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PETALING JAYA: The unfolding movement control order 2.0 (MCO 2.0) introduced to address the surge in the number of Covid-19 positive cases in Malaysia will be a key factor for economic recovery, according to UOB Asset Management (Malaysia).

Its chief investment officer Francis Eng views the country as going through some uneven recovery with a possibility to bounce back to pre-pandemic levels in 2022 or later this year, depending on how MCO 2.0 unfolds, as the situation is very fluid and difficult to predict.

For Asia, he anticipated a recovery to pre Covid-19 levels to take place in 2021, led by China.

“Nonetheless, our base case is likely to be a pre-pandemic recovery in 2022 for Malaysia,” he told the media at UOB’s Market Outlook on Asia’s syariah and environmental, social and corporate governance (ESG) sectors today.

In addition, Eng pointed out that the development in the movement restriction measure could influence Bank Negara Malaysia’s (BNM) decision on the Overnight Policy Rate (OPR), contingent on the Covid-19 data, on how long the MCO 2.0 will last and whether more stricter measures will be introduced.

Should there be another cut key rate, the asset management firm believes the impact on Malaysia’s fixed-income market would be muted given the negative yield environment in some fixed-income markets.

“There is quite a lot of liquidity out there looking for a home, and even if the yield does come off, the yield pick up in Malaysia, it is still attractive enough.”

With MCO 2.0, the chief investment officer cautioned that it could translate into a risk of slippage for Malaysia’s gross domestic product (GDP), if there is an extension to the measure.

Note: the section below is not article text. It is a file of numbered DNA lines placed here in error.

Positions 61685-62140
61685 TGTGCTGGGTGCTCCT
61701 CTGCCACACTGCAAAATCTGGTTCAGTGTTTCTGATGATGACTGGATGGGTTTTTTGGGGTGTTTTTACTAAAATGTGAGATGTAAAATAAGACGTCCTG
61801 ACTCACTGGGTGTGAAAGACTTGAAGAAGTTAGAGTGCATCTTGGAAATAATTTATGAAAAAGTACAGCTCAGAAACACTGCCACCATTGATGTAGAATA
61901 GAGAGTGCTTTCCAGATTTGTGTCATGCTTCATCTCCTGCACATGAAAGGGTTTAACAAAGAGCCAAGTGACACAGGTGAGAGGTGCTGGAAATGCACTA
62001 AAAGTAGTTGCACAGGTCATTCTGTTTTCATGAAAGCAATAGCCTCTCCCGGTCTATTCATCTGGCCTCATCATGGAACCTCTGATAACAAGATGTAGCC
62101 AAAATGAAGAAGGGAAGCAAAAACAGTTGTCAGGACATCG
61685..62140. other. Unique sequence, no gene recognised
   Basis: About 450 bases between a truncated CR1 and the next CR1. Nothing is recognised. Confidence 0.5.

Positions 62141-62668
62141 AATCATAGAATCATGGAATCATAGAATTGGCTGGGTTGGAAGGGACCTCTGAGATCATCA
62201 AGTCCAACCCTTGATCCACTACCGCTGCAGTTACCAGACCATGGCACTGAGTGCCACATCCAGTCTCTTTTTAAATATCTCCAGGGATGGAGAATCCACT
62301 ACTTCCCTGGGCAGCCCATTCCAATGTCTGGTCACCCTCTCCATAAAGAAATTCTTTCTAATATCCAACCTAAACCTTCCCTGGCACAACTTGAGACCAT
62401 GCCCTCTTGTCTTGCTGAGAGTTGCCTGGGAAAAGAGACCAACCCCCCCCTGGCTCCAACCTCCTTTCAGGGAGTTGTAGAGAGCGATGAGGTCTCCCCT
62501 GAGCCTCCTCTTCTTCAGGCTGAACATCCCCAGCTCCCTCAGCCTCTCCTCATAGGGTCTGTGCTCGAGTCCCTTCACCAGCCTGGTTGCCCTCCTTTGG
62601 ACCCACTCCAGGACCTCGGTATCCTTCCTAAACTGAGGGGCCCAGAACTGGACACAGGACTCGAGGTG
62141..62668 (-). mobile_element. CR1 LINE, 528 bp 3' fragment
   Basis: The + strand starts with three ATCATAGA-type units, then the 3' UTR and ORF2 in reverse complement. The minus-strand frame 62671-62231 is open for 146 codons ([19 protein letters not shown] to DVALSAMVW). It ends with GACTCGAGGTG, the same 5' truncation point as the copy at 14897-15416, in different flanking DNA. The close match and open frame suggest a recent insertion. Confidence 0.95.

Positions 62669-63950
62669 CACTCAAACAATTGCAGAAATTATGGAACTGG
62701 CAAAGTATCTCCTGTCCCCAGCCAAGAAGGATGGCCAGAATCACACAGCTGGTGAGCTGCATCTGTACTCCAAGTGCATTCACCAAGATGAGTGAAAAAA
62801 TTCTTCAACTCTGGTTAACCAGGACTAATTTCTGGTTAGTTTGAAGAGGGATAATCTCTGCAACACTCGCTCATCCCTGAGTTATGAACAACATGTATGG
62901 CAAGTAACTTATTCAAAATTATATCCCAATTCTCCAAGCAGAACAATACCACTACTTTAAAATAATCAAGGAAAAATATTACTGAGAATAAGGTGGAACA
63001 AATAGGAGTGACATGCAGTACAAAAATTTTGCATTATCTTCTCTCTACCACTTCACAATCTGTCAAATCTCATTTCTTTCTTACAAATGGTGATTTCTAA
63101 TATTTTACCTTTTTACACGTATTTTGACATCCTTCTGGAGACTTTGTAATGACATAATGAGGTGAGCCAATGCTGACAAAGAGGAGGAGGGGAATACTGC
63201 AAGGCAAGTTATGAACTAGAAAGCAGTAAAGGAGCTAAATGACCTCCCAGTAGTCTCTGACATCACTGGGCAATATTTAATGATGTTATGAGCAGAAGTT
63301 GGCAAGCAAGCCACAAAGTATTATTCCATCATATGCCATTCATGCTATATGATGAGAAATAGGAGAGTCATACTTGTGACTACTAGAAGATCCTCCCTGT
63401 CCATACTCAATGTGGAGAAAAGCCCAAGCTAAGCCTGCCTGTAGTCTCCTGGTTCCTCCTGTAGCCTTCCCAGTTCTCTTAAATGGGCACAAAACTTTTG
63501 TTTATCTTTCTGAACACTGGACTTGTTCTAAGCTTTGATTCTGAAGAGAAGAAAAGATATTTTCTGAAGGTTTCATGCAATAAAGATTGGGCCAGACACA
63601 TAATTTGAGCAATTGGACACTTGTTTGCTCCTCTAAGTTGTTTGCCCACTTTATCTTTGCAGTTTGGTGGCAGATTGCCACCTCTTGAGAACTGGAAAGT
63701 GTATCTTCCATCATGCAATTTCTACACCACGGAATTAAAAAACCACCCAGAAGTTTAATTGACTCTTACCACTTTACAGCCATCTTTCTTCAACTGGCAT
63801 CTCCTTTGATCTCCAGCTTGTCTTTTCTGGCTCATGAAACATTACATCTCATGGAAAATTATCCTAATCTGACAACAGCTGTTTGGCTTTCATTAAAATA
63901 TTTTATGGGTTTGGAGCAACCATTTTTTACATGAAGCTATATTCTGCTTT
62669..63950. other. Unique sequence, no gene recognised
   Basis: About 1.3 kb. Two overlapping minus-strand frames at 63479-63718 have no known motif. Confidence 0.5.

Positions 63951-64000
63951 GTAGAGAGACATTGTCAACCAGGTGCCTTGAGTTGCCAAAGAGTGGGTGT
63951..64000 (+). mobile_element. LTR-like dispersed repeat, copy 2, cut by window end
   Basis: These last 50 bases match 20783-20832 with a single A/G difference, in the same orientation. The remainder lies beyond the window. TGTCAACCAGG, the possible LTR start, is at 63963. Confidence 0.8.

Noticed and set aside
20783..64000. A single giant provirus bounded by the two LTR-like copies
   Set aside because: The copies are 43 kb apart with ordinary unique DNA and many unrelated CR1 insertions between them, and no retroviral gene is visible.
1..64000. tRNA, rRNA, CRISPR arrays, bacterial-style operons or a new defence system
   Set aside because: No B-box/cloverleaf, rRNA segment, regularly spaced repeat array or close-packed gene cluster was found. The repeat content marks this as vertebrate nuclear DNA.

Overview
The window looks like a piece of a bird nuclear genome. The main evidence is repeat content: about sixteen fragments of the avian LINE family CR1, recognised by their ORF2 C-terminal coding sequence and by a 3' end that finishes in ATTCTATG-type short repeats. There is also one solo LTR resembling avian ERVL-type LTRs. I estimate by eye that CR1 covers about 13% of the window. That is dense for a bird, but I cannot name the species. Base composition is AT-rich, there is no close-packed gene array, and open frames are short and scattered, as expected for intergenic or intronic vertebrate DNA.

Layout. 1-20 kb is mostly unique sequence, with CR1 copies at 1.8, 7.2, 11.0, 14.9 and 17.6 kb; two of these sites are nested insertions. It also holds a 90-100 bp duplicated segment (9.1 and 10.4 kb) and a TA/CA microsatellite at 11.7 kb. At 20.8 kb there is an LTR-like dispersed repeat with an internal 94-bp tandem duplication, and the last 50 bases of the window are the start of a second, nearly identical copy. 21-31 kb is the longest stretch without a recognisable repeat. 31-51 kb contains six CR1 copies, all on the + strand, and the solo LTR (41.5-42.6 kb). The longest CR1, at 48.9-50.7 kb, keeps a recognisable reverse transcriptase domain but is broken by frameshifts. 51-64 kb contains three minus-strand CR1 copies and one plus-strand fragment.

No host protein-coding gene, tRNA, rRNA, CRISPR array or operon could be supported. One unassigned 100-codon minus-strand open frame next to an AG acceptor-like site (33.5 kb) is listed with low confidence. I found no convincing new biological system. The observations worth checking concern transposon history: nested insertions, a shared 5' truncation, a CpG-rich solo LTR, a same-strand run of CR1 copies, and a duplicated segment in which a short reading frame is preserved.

Currently, BNM has projected the country’s 2021 economic growth to be between 6.5% and 7.5%.

For third-quarter 2020 (Q3’20), Malaysia’s economy saw a 2.7% contraction following a 17.1% decline in GDP reported for Q2’20 due to the enforcement of the MCO between March and May to contain the pandemic. The asset management firm said the Covid-19 pandemic has resulted in an emphasis on ESG-compliant investments by regulators and fund managers.

Despite an expected economic recovery in the horizon, UOB Asset Management CEO Lim Suet Ling opined that the focus on ESG is here to stay as it is a structural trend.

She highlighted that the criteria have gained traction among regulators and funds managers from Europe, Japan and China, while one of the markets which has been resistant was the United States under Donald Trump’s administration but this is set to change with Joe Biden’s presidency who is more respective to the environmental aspects.

“It is not only whether the US embraces it but a reality from a fund manager perspective, it is an additional consideration to the traditional valuation methods,” Lim explained.

She said this would play out similar to when the Islamic banking was first introduced by the central bank, which resulted in the Employees Provident Fund reducing its position in the gaming sector over time.

Lim said fund managers might be interested in the sector from a valuation perspective but from a liquidity standpoint the counter is compromised which translates into a lower allocation to such stock by the fund manager.

“ESG could even have the same impact, the company might have good earnings but the allocation may be reduced due to the ESG consideration and this may affect the overall liquidity of the stock.”


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